People are seen outside a job center in London, England, Sep. 16, 2009. Unemployment in Britain hit a near 13-year high in July despite signs that the deepest recession since World War II is coming to an end.
"Britain Cannot Go On Paying So Many People Not To Work"
Op-Ed, The Huffington Post
June 1, 2010
Author: Azeem Ibrahim, Former Research Fellow, International Security Program, 2008–2010
Belfer Center Programs or Projects: International Security
Too much of Britain's unemployment is accounted for by people who are too lazy to work. That may sound harsh, but the government's own figures bear it out. And in these times when Britain has a new government and a devastating necessity to cut down on its public spending, it's time to do something about it.
When Britons talk about unemployment at the moment, we have in mind the people who, up and down the country, are busy going from door to door with their CVs, sitting at home searching recruitment websites, checking their watches to make sure they get to the interview on time, and generally trying as hard as they can to find themselves a job again.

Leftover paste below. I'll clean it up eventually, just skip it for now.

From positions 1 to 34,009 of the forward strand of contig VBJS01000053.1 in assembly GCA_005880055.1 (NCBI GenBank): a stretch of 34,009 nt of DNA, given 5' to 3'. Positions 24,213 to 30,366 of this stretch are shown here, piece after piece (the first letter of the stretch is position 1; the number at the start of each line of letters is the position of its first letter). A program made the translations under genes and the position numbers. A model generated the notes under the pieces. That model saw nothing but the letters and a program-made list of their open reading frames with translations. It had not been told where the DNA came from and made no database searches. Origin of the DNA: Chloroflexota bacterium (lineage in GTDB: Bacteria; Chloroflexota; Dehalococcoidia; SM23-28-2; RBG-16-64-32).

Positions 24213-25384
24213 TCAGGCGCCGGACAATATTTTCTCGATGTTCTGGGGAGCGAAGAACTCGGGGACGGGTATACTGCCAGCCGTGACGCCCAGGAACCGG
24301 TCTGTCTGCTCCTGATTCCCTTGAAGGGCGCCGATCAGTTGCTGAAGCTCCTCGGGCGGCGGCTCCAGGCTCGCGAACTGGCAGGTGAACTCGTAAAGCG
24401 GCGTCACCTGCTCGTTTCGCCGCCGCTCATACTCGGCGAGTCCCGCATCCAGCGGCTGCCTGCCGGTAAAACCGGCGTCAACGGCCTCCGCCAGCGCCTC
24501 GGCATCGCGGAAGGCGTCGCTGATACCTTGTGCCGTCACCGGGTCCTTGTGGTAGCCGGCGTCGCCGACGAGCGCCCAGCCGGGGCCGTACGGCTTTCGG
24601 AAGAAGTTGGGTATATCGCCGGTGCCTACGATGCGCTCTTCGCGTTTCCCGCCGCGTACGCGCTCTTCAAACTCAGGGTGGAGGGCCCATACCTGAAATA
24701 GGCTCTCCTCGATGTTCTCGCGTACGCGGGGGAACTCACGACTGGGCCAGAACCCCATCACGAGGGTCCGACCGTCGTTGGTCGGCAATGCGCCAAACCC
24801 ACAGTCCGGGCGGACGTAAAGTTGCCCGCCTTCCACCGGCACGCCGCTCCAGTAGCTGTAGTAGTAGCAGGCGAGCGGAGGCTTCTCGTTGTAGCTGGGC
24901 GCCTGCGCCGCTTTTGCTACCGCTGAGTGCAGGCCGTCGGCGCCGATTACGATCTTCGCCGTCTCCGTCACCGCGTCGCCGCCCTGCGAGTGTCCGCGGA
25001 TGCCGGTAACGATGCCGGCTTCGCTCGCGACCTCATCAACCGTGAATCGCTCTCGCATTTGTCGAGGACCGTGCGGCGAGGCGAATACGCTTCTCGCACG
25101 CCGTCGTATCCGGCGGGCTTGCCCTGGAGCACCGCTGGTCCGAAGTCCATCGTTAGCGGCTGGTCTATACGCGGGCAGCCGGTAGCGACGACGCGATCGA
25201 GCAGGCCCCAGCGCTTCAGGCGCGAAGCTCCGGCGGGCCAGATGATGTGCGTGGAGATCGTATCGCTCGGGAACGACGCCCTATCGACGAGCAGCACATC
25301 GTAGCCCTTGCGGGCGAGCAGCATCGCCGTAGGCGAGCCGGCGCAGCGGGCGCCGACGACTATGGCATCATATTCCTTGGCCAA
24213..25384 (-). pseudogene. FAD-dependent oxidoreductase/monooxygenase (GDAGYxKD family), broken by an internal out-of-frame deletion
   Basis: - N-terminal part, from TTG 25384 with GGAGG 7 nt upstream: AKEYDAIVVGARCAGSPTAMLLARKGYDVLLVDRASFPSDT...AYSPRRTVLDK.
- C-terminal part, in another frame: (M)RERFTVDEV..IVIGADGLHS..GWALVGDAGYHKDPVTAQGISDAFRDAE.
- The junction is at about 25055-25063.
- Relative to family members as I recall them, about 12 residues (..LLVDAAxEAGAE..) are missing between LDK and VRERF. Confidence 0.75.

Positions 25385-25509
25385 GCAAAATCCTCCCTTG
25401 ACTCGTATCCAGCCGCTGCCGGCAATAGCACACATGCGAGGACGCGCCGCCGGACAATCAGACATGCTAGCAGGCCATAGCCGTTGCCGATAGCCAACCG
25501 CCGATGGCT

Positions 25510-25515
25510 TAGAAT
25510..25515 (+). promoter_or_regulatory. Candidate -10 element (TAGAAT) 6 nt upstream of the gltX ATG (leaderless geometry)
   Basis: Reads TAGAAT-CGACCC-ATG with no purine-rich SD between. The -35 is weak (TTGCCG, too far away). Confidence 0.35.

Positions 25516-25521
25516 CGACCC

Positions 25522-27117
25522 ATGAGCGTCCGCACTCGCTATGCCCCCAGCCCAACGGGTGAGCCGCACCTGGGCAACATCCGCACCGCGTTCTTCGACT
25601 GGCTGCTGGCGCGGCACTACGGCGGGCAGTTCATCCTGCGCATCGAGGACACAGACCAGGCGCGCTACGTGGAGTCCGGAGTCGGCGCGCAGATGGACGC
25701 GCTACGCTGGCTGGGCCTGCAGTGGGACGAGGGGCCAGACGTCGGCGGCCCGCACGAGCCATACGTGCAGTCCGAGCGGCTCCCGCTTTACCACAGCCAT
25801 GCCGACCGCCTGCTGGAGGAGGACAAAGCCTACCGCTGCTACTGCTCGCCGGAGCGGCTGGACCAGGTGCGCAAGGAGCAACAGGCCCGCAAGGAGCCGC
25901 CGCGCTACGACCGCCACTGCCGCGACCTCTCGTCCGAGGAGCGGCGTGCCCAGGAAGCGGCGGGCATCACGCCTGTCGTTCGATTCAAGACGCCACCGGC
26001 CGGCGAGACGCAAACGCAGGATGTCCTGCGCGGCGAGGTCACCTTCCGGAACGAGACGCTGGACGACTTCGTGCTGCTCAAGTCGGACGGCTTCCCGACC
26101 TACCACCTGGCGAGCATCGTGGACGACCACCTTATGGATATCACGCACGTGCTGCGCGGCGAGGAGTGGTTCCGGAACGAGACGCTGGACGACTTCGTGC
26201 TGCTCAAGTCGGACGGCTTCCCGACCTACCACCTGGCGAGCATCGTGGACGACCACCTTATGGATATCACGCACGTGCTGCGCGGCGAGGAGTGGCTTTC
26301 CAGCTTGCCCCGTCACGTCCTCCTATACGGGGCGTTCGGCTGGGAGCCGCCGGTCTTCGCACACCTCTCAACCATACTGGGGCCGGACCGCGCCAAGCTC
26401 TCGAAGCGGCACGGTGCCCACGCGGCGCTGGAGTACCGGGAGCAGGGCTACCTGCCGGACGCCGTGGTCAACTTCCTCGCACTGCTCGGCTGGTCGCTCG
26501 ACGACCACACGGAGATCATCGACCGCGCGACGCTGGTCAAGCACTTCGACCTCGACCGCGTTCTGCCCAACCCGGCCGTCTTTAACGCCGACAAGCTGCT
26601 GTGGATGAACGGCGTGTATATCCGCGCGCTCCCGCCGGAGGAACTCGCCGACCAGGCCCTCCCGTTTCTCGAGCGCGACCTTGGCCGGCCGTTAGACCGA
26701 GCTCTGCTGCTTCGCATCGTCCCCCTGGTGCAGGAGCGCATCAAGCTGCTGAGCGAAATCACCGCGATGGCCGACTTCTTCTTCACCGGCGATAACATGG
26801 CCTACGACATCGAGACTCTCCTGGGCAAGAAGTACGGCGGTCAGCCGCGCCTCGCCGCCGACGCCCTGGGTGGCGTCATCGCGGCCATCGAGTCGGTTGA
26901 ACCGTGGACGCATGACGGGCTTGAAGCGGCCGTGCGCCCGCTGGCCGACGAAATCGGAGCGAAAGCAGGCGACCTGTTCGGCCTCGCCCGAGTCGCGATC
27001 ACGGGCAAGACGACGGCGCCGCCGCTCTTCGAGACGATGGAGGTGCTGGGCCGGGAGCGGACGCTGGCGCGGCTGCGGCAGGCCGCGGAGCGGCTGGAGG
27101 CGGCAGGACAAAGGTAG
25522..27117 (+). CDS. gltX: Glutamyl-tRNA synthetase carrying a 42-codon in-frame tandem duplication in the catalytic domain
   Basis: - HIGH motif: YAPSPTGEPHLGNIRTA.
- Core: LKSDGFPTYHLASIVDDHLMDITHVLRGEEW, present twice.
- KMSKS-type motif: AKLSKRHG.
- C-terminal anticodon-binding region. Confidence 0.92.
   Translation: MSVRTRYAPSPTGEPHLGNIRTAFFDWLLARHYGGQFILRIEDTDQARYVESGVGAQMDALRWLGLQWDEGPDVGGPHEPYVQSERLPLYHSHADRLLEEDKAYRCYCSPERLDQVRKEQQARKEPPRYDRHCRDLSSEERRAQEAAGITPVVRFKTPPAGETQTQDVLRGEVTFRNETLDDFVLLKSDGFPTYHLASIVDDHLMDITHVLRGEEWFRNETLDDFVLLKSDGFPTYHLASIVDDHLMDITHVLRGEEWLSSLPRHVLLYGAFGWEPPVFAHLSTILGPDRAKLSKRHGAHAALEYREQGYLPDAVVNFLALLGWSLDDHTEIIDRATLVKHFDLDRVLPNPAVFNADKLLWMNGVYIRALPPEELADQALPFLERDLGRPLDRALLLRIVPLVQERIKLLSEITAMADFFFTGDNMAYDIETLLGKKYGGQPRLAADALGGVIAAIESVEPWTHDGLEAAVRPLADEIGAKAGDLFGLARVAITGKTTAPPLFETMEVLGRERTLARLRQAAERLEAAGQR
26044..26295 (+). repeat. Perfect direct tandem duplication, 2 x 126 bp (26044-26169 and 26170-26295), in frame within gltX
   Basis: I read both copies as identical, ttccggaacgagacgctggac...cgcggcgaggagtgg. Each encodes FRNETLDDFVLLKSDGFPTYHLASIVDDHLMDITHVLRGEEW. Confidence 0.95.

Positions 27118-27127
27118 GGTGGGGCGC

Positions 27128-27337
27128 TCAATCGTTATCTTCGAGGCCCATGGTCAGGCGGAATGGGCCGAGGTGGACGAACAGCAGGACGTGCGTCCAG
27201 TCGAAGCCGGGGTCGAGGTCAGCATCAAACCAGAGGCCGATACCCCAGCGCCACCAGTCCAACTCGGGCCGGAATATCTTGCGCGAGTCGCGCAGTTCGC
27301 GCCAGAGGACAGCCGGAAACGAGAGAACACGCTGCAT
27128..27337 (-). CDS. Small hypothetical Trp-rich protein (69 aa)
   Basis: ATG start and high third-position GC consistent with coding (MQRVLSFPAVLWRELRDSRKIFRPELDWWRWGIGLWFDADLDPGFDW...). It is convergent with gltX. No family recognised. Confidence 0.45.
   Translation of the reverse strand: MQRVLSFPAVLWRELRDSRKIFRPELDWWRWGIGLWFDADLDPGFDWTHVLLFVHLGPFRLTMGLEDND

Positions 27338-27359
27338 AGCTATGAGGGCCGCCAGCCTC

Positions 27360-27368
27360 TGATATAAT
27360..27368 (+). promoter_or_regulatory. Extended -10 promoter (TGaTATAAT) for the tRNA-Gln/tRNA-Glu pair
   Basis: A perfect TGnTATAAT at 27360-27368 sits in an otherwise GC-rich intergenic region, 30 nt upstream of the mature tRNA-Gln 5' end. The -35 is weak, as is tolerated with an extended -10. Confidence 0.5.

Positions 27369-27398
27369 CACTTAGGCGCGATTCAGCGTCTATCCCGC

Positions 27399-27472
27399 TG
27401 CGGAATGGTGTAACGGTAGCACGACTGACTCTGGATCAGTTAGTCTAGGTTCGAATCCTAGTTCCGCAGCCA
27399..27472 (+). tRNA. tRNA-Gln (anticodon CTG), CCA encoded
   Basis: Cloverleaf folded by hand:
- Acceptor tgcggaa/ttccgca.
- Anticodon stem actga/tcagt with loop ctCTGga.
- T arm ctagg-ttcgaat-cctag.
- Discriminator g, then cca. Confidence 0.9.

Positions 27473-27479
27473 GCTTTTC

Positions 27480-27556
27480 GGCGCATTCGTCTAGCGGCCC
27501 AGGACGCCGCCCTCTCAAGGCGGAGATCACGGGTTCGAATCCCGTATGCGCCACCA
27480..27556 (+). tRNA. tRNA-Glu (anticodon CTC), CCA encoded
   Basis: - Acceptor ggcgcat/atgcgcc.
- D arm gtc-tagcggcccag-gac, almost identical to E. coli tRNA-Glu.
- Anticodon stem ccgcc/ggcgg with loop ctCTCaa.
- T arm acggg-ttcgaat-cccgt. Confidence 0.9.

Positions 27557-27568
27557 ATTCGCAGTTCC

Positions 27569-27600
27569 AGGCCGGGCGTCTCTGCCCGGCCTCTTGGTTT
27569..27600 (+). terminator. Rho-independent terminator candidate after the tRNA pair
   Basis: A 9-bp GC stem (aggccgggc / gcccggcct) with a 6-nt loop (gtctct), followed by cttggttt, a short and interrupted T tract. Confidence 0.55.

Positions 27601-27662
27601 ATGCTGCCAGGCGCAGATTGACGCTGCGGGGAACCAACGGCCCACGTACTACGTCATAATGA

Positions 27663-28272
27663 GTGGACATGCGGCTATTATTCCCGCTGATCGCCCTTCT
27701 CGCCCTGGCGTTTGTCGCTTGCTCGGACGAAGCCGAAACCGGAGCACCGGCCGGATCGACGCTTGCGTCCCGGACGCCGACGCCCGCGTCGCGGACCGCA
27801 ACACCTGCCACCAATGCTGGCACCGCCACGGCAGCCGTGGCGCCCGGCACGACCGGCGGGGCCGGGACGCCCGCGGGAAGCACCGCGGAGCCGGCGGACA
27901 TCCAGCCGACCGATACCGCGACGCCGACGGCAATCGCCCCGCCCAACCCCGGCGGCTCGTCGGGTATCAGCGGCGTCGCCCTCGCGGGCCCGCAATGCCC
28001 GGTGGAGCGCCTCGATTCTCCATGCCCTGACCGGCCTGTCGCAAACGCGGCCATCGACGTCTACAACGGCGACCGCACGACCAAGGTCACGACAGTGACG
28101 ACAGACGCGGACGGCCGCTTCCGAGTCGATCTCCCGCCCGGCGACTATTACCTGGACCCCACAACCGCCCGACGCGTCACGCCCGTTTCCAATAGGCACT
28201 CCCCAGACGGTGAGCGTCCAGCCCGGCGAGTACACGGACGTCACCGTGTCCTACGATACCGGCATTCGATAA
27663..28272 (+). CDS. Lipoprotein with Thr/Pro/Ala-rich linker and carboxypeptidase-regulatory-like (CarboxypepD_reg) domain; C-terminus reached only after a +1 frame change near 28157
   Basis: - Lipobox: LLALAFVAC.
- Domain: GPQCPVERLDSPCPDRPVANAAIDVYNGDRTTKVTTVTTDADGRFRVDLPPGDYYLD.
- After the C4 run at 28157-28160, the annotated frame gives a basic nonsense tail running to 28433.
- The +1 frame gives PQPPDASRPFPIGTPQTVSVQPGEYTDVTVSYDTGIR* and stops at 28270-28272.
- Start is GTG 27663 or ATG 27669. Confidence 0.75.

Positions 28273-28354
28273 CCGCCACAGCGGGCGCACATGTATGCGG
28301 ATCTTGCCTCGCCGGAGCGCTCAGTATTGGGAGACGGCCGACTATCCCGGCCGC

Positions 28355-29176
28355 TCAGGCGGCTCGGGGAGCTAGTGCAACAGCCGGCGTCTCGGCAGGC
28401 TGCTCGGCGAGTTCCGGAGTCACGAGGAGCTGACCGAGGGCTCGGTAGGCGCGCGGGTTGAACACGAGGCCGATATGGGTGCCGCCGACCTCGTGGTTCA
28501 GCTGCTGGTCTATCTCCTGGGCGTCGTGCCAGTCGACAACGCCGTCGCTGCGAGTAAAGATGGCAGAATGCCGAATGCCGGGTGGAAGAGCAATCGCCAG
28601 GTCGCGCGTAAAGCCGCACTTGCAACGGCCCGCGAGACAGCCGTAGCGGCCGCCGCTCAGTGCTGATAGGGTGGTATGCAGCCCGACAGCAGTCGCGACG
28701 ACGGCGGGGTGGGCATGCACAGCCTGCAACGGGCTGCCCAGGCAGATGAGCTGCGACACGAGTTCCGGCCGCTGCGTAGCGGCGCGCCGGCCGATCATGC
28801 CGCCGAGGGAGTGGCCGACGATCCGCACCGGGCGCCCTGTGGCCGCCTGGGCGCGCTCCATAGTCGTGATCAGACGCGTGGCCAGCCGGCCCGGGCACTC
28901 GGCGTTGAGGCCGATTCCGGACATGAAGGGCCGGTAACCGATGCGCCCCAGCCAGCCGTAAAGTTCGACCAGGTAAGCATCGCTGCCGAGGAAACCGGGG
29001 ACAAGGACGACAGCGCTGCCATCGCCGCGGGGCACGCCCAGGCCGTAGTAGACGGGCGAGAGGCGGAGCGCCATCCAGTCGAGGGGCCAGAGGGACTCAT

But it is important that in our rush to think about them, we don't ignore another category of unemployed people: those who haven't been in work for a long time, perhaps for whom having a steady job which paid enough is a distant memory. Because over the next decade, as the recovery turns back into growth and growth turns back into boom, there will be millions of people left at home, still not working.
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